The above-mentioned core/shell structure refers to a structure in which two or more resins exist in separate phases, usually made of a core and a shell surrounding the core. The core/shell structure includes such configurations that the shell completely covers the core, the shell partially covers the core, part of the shell-forming resin forms domains in the core, or at least one resin layer different in composition from each of the core-forming resin and the shell-forming resin exists between the core and the shell to make up a three- or more layer-structure. Any of these layer configurations is suitably used in the invention.

In the thermoplastic resin particles having the core/shell structure, it is preferred that the Tg of the core-forming thermoplastic resin be higher than that of the shell-forming one, particularly by 30° C. or greater. Designing the Tg of the core-forming thermoplastic resin larger, both film forming properties and anti-blocking properties can be attained.

The core/shell resin emulsion can be prepared by known seeded emulsion polymerization. The core and the shell are preferably made of the above-recited thermoplastic resins. The Tg's of the core and the shell are adjusted by appropriate selecting, for example, the kinds of monomers.

The resin emulsion which is used for forming the transfer layer 12 may contain film forming assistants for controlling the minimum film forming temperature (MFT). Examples of useful film forming assistants include butyl cellosolve, butyl carbitol, butyl cellosolve acetate, butyl carbitol acetate, diethylene glycol, hexanol and 2-ethylhexanol, and these compounds can be used either singly or as a mixture of two or more thereof. The film forming assistant is preferably used in an amount of 1 to 20% by weight, still preferably 3 to 15% by weight, based on the solid content of the resin.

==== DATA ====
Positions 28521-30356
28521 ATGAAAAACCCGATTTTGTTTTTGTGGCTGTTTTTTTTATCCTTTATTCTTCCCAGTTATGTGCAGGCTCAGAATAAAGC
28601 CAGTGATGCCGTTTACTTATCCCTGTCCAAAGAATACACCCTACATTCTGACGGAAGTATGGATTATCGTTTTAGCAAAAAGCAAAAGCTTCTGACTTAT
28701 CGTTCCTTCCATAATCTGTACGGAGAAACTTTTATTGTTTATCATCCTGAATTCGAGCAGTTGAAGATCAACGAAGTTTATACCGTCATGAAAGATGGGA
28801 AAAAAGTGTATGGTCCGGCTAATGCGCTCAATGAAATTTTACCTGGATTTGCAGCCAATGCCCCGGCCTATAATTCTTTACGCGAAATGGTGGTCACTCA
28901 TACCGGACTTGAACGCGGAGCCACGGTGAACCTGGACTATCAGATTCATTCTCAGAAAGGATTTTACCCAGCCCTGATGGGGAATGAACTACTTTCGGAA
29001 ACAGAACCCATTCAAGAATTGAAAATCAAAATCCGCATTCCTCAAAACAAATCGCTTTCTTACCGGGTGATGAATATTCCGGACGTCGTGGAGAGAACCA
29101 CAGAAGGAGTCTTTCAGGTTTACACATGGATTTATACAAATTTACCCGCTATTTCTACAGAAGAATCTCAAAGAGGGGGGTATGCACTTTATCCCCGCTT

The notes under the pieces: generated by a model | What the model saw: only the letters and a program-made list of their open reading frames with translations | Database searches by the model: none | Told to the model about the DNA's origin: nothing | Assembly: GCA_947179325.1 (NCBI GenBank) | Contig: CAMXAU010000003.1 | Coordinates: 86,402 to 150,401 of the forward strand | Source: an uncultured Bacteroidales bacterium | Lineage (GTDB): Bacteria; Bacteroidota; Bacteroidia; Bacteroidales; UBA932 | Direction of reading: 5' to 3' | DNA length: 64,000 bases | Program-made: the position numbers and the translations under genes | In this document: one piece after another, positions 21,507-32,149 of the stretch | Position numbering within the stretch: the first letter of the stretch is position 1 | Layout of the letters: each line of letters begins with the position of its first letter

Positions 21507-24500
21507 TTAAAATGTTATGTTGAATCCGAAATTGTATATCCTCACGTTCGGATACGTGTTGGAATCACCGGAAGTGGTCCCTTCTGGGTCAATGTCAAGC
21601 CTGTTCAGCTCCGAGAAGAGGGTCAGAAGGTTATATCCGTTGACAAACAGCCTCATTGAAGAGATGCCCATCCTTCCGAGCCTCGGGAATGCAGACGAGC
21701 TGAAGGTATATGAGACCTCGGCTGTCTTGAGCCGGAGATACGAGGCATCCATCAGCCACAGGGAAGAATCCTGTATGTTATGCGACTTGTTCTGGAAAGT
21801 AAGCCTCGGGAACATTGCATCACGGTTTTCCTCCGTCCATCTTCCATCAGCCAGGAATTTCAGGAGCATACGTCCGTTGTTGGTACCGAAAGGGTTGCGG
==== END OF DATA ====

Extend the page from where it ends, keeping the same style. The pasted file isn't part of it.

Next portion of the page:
The material used for forming the transfer layer 12 includes, for example, commercially available resin emulsions listed below. These can be used either singly or as a mixture of two or more thereof.

Polyvinyl acetate resin emulsions, such as Nicasol series available from Nippon Carbide Industries Co., Inc., Cevian available from Daicel Kaseihin K.K., and Boncoat series available from Dainippon Ink & Chemicals, Inc.

Ethylene-vinyl acetate copolymer resin emulsions, such as Movinyl series available from Clariant Polymer Co., Ltd., Denka EVA TEX available from Denki Kagaku Kogyo K.K., Sumikaflex series available from Sumitomo Chemical Co., Ltd., and Boncoat series.

Acrylic monomer-styrene copolymer resin emulsions, such as Ricabond series available from Chuo Rika Kogyo Corp., Polymaron series available from Arakawa Chemical Industries, Ltd., and Boncoat series.

Acrylic urethane emulsions, such as Acrit series available from Taisei Chemical Industries, Ltd.

Acrylic silicone copolymer resin emulsions, such as Chaline available from Nissin Chemical Industry Co., Ltd. and Aquabrid ASi series available from Daicel Chemical Industries, Ltd.

Acrylic resin emulsions, such as Bonron series available from Mitsui Chemicals, Inc., Primal series available from Rohm & Haas, Japan, Nacrylic series available from Nippon NSC, Ltd., Vinyblan series available from Nissin Chemical Industry Co., Ltd., Acryset series available from Nippon Shokubai Co., Ltd., and Boncoat series.

Acrylic ester resin emulsions, such as Polysol series available from Showa Highpolymer Co., Ltd. and Aquabrid available from Daicel Chemical Industries, Ltd.

Carboxyl-modified styrene-butadiene copolymer emulsions, such as JSR series available from JSR.

Polychloroprene emulsions, such as Neoprene series available from Du Pont Dow Elastomers.

Water-based high molecular weight copolyester resin emulsions, such as Vylonal available from Toyobo Co., Ltd. (core/shell type).

Acrylic monomer-vinyl acetate copolymer resin emulsions and VeoVa-vinyl acetate copolymer resin emulsions, such as Boncoat series.

If desired, the transfer layer 12 can contain one or more additives, such as ultraviolet absorbers, light stabilizers, quenchers, antioxidants, waterproofing agents, antifungals, antiseptics, surface active agents, thickeners, fluidity improving agents, pH adjusting agents, defoaming agents, foam-inhibitors, leveling agents, and antistatics, in addition to the thermoplastic resins.